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University releases plan to support DACA students

Contingent on suspension of DACA, plan includes fellowship, tuition-free Master’s degree

Though a recent decision from the United States Supreme Court has paused the Trump administration’s efforts to end the Deferred Action for Childhood Arrivals program, the University has developed plans to provide support to DACA recipients and undocumented students on campus in the event of the program’s suspension, according to a letter from the Provost’s office. The letter outlines a plan to create a fellowship program for undergraduate undocumented students and announces the offering of a tuition-free fifth-year Master’s program for undocumented students graduating from Brown in 2018. These programs build on the University’s earlier initiatives to provide undocumented students with legal resources and support, as The Herald previously reported.

The implementation of the fellowship program and the offer of a tuition-free Master’s degree are contingent on the end of the DACA program. Undocumented students who are not prior DACA recipients are also eligible for both opportunities should the DACA program end, wrote Julio Reyes ’12, director of the First-Generation College and Low-Income Center, in an email to The Herald.

The termination of the DACA program would result in program participants losing their work authorization. As a result, the University has offered to create “in-school and post-graduate opportunities for students unable to work legally to engage in stipend-supported research and education that is not citizenship-dependent,” according to the Provost’s letter.

“Students who may lose the authority to work legally still want to have meaningful engagement,” wrote Marisa Quinn, chief of staff to the provost, in an email to The Herald.

In addition to these citizenship-independent opportunities, the University will offer an Experiential Learning Fellowship for undergraduate undocumented students and DACA recipients. The Experiential Learning Fellowship — created through a collaboration between the Dean of the College and the Vice President for Campus Life and Student Services — will offer eligible students “campus-based experiential learning fellowships that a student would apply for through the FLi Center” as an alternative to traditional work-study opportunities during the semester, Quinn wrote. “If DACA is eliminated, we anticipate offering two fellowships per semester with a stipend of $750 each.”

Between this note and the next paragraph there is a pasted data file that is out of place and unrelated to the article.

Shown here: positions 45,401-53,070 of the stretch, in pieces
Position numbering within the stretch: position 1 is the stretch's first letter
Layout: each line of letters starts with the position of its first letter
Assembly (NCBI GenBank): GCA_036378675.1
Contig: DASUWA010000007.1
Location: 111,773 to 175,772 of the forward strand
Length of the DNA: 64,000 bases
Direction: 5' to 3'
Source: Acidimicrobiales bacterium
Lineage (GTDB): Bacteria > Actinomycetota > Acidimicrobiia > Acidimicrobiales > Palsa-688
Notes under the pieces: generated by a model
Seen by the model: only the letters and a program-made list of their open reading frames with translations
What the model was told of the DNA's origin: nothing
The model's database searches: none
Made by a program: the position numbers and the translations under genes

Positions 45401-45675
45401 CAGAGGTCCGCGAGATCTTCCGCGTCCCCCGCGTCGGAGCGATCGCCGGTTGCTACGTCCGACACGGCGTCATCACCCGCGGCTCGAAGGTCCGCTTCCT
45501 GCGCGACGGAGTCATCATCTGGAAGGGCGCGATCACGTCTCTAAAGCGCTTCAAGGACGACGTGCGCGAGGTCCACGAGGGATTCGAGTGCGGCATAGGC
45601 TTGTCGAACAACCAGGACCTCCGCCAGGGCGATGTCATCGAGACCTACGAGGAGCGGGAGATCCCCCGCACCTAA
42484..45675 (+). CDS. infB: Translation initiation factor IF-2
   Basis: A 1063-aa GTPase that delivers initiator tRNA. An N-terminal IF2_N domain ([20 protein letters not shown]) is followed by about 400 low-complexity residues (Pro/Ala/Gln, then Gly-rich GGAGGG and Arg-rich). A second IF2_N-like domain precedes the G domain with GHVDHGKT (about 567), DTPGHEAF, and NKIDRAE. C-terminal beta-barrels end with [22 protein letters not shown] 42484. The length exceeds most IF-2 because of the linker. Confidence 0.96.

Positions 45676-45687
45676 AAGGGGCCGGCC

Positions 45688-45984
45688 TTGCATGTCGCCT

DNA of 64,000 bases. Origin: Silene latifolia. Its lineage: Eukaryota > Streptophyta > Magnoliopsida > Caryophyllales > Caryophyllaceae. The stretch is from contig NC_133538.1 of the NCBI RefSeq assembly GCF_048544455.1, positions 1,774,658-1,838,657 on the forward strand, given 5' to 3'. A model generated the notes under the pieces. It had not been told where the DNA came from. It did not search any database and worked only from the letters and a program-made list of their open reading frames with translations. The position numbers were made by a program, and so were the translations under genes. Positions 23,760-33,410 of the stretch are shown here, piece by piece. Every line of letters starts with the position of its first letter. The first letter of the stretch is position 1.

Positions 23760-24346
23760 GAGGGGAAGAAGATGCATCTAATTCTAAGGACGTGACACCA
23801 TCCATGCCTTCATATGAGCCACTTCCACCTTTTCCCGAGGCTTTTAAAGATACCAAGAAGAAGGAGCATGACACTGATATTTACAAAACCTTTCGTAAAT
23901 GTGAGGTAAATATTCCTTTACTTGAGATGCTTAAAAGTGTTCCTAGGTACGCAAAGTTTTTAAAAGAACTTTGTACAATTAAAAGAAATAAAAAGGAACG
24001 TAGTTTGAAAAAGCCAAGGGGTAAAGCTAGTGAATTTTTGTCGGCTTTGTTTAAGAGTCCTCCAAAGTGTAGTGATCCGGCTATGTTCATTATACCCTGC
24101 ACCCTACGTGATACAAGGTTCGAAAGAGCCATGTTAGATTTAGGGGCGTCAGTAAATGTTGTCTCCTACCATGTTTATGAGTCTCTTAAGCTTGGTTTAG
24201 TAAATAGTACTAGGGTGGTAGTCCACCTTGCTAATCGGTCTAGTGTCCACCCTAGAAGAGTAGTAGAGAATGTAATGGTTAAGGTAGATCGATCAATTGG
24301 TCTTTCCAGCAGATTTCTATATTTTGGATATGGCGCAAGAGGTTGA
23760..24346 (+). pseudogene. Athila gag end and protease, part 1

“Students are free to submit an application in any subject area they want,” Reyes said. “I and a team of other administrators would read through the application and then decide which faculty or staff members to connect them with.”

In order to create a structure for the fellowship program, Reyes collaborated with the advisory board of the Undocumented and DACA Student Initiative to come up with ideas, he said. The advisory board, which consists of approximately 10 members, includes students from various fields of study, allowing administrators to “pull from student knowledge and student expertise,” Reyes added.

Students who participate in the fellowship will be required to create a research-based project, Reyes said. He added that the process would allow students to connect with faculty and local organizations.

The aim of the program is to allow undocumented and DACA students to “continue having co-curricular experiences and access to opportunities,” Reyes said.

In addition to the Experiential Learning Fellowships, if DACA is eliminated, the University is also prepared to “waive tuition and provide a stipend” for undocumented students and DACA recipients who will graduate from the University in 2018 and qualify for admission in a master’s program, wrote Shayna Kessel, associate dean of the Graduate School.

“In the short term, the Provost’s office will support these initiatives, and if they need to be sustained, we will submit a proposal for the next cycle’s (University Resources Committee) process,” Quinn wrote. These efforts reflect an intention to “offer meaningful engagement and access to educational opportunity in a period of uncertainty,” Quinn added.



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